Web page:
This paper examines international, national and municipal mechanisms for financing adaptation, and reveals the systemic barriers that prevent money being channelled into the hands of low-income and highly vulnerable urban residents in low- andmiddle-income countries, and hinder effective urban adaptation. At the same time, a number of highly organised, pro-poor, locally managed funds are being pioneered across a number of cities in low- and middle-income countries.
Developing countries could receive international climate financing through diverse resource streams (private investment, traditional development aid, dedicated national funds, carbon markets, etc.), but it is fragmented both in terms of its source as well as its destination (various line ministries, general budget support, national implementing agencies, private sector, etc.). Additionally, application processes vary both in length and requirements.
The Clean Technology Fund (CTF) is the presently the largest multilateral mitigation fund, with a capitalisation of US$5.2 billion in grants and concessional loans. Its objective has been to harness the private sector in pursuit of “transformational change” in developing countries towards low carbon development strategies. The CTF experience reinforces the importance of grounding programs in country context with due attention to issues of institutional capacity and preparedness.
The Global Landscape of Climate Finance 2013 finds that global climate finance flows have plateaued at USD 359 billion, or around USD 1 billion per day – far below even the most conservative estimates of investment needs. On one hand, there is some cause for optimism: Although private investment has declined in general terms, technology costs for large-scale renewable energy have fallen further, perhaps as economies of scale start to take hold.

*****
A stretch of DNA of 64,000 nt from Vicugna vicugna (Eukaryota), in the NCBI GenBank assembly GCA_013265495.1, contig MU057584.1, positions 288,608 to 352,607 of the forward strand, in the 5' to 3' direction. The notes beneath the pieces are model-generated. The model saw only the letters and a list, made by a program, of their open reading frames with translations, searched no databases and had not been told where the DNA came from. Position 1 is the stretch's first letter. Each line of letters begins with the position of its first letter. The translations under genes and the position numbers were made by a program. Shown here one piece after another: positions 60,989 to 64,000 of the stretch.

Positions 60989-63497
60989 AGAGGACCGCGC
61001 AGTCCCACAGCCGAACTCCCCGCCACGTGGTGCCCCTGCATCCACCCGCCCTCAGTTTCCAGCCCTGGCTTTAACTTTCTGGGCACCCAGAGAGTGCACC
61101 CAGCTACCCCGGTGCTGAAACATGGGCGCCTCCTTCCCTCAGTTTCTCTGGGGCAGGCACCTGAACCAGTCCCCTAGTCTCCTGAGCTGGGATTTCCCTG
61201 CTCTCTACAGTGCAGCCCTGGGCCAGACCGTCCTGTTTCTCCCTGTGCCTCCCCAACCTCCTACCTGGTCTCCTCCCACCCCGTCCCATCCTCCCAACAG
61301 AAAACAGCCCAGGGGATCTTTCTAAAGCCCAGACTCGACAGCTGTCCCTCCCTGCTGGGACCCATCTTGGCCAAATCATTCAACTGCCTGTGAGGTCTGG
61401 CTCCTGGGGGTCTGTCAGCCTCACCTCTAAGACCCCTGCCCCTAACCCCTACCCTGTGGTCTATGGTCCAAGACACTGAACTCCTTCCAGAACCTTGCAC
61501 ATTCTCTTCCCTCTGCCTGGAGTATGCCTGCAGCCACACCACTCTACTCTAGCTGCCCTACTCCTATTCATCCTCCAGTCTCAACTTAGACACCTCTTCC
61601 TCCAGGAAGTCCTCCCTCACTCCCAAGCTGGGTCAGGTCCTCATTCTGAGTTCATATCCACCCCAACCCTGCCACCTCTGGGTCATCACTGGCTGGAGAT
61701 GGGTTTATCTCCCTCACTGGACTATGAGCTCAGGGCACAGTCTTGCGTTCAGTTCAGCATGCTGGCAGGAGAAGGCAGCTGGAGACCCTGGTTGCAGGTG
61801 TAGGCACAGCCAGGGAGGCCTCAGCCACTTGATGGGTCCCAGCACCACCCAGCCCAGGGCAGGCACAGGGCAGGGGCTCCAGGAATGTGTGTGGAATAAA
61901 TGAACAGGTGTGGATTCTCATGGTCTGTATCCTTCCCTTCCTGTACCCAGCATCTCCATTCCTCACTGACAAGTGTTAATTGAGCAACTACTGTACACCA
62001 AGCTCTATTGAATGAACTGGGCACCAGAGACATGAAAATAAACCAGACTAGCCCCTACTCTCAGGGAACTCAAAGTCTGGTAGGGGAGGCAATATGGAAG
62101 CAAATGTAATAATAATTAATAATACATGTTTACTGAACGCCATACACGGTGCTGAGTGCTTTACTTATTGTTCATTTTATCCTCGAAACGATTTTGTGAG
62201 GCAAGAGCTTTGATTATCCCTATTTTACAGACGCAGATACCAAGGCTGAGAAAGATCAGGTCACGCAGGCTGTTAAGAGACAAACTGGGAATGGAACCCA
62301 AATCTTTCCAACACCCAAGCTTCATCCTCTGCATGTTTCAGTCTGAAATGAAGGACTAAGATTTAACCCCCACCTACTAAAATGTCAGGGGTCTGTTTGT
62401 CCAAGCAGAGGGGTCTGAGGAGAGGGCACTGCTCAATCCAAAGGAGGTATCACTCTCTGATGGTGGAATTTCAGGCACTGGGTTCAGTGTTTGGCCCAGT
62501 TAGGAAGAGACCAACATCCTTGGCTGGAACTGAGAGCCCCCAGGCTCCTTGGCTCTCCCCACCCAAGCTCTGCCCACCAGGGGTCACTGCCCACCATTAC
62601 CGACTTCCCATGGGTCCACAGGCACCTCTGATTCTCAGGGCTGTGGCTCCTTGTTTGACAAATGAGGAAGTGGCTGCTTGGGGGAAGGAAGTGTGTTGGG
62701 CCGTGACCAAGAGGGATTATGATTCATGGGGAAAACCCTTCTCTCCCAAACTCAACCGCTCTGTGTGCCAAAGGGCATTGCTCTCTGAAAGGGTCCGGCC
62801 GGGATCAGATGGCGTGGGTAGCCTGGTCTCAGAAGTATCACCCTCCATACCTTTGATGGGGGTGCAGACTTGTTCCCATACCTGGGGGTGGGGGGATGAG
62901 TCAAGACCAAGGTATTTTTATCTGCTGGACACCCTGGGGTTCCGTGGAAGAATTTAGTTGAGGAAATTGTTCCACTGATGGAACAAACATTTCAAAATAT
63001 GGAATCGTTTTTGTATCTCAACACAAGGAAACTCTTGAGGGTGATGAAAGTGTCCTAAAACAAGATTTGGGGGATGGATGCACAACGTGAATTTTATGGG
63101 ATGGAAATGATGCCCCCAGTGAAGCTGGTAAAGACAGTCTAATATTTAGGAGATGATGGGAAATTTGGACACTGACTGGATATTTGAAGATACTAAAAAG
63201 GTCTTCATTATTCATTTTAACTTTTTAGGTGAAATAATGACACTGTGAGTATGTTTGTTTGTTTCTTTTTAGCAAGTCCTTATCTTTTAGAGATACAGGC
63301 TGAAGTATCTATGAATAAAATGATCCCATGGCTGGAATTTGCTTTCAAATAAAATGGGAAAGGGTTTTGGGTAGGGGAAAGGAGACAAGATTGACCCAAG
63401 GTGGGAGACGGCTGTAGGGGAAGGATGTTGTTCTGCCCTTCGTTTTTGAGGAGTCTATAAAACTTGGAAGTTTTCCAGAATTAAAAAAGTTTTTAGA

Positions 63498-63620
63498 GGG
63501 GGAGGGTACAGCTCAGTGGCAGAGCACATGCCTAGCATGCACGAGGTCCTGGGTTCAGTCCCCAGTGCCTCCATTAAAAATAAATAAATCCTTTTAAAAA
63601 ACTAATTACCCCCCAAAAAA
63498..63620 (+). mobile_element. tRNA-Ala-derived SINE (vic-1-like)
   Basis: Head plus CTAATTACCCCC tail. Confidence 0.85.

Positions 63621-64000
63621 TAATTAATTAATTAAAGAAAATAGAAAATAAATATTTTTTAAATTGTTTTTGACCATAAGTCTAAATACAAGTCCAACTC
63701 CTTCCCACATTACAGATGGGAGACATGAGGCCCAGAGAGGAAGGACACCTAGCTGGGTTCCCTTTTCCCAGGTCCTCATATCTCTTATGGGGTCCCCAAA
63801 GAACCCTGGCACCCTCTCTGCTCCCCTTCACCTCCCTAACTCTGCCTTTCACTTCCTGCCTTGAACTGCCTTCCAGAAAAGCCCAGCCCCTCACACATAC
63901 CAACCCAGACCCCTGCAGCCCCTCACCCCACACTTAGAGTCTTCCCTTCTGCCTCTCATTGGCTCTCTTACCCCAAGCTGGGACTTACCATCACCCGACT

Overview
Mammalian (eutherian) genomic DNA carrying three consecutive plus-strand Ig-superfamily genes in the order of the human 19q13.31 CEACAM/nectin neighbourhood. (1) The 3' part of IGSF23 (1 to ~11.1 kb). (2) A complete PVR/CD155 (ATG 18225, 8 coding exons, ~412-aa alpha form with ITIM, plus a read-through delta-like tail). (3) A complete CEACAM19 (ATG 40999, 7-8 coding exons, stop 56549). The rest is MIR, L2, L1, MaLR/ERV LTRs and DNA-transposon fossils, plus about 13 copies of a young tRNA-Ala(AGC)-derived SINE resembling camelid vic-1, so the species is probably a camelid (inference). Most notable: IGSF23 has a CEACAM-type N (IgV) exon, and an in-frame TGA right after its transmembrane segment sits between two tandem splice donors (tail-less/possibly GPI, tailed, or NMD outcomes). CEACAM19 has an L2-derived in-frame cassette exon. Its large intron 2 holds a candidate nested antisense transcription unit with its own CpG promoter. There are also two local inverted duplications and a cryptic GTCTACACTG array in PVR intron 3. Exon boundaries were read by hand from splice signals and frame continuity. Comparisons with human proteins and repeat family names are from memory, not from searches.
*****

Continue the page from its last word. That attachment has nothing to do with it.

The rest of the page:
The Climate Change Open Data Platform serves as a one stop shop for data and content on climate change-, energy-, and environment-related topics.
This capacity assessment scorecard will be one key resource to identify Institutional Capacities for Climate Change, which will allow a prioritized Capacity Development Plan to be prepared.
The Direct Access Capacity Assessment for National Implementing Entity (NIE) Tool was developed to assess existing capacities and to determine actions required to meet the Adaptation Fund (AF) accreditation criteria (this version of the tool incorporates new criteria approved by the AF board on 17-18 March, 2011 – decision B.11/3).
The International Guidebook of Environmental Finance Tools provides guidance on developing and implementing the most commonly used, widely applicable, and potentially high-impact environmental finance tools. It aims to define and analyse the primary tools that are already in use and that can be applied globally to advance sustainable development. The tools explored in the Guidebook have been successfully applied to protect the environment and promote pro-poor and predominantly rural development.
The economic impacts of climate change are already apparent and they threaten development gains. Extreme weather events have brought severe droughts to Central Asia, heat waves and forest fires to Russia, and floods to Southeastern Europe. Unchecked emissions will come at rising economic cost and increasing risk to individuals. There is a clear case for all of the world’s economies to move to a low-carbon growth path.
To assess gaps and accelerate implementation of the climate reform agenda, in 2012 the Department of Budget and management and the climate change commission sought advisory services from the World Bank to carry out a Climate Public Expenditure and Institutional Review (CPEIR). Carried out at mid-term of the first phase of the national climate change action plan, the Philippine development plan (2011-2016), and the current administration, this review comes early enough to help guide the finalization and operationalization of the first phase of the climate reform agenda.